Paul Walker's teen daughter Meadow has hit bosses at Porsche with a wrongful death lawsuit following his fatal crash in one of their cars in November, 2013.
The Fast & Furious star was the passenger in a 2005 Porsche Carrera GT driven by his friend Roger Rodas, when it slammed into a light pole and burst into flames, killing him and Walker.
And now nearly two years after his passing, 16-year-old Meadow and her lawyers are taking legal action against executives at the car giant, claiming faulty mechanics are to blame for his death, since an official autopsy declared he was not killed by the impact of the crash alone, but burned to death once the car exploded.
In legal documents obtained by TMZ, lawyers claim the actor's seat belt "snapped Walker's torso back with thousands of pounds of force, thereby breaking his ribs and pelvis" and subsequently trapping him in the passenger seat.
They go on to claim the fire did not break out until one minute and 20 seconds after impact, but Walker could not escape, alleging, "Paul Walker breathed soot into his trachea while the Porsche Carrera GT burned".
In addition to claims of defective fuel lines and side door reinforcements, Meadow's lawyers also state in the suit that the the car had "a history of instability and control issues".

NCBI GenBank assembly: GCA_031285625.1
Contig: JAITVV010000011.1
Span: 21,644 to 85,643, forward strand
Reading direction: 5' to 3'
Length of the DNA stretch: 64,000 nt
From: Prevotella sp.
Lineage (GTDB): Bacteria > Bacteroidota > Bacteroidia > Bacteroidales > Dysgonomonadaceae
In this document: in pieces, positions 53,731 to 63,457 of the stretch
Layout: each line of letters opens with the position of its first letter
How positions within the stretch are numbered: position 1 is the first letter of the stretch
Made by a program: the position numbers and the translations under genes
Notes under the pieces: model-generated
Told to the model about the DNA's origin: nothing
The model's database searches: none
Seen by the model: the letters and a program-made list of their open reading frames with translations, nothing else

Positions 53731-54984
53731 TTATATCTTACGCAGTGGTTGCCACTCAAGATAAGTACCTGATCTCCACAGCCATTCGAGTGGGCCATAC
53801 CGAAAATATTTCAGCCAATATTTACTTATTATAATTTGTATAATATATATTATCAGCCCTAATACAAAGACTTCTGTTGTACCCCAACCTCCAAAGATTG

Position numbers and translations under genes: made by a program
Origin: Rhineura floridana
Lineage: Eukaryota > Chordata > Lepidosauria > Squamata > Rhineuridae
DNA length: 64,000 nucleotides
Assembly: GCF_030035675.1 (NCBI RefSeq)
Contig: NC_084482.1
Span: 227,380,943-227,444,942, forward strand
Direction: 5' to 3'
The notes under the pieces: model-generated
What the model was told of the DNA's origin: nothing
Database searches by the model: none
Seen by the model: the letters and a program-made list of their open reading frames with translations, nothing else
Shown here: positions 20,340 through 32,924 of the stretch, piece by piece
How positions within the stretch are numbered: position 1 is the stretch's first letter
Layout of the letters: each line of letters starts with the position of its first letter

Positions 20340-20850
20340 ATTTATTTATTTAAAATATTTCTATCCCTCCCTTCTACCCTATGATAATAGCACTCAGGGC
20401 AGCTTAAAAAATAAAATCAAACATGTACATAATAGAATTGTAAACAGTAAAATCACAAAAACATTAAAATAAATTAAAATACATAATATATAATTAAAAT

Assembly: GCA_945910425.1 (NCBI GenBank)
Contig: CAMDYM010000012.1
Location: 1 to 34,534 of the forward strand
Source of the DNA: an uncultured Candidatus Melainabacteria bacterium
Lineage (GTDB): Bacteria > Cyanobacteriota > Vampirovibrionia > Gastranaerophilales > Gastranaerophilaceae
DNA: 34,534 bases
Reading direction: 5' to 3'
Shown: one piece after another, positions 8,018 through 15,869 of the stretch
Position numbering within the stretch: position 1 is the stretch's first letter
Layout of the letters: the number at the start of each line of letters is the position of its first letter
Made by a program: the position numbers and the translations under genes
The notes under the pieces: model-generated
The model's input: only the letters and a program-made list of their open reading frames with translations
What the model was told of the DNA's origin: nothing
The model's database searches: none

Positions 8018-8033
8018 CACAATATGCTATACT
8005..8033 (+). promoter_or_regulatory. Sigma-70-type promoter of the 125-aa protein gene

They are also contesting law enforcement records that suggest Rodas was driving as fast as 149 kilometres per hour when he lost control of the vehicle.
Meadow's lawyer claims: "The bottom line is that the Porsche Carrera GT is a dangerous car. It doesn't belong on the street. And we shouldn't be without Paul Walker or his friend, Roger Rodas."
Last year, Rodas' widow Kristine filed a similar lawsuit against Porsche's North American bosses, alleging negligence and wrongful death. A judge dismissed many of the plaintiff's claims in February, but ruled that Porsche bosses still had to face allegations suggesting the car was defectively designed.
In their response, the company's lawyers wrote, "Roger Rodas' death, and all other injuries or damages claimed, were the result of Roger Rodas' own comparative fault... (He) chose to conduct himself in a manner so as to expose himself and others to such perils, dangers and risks."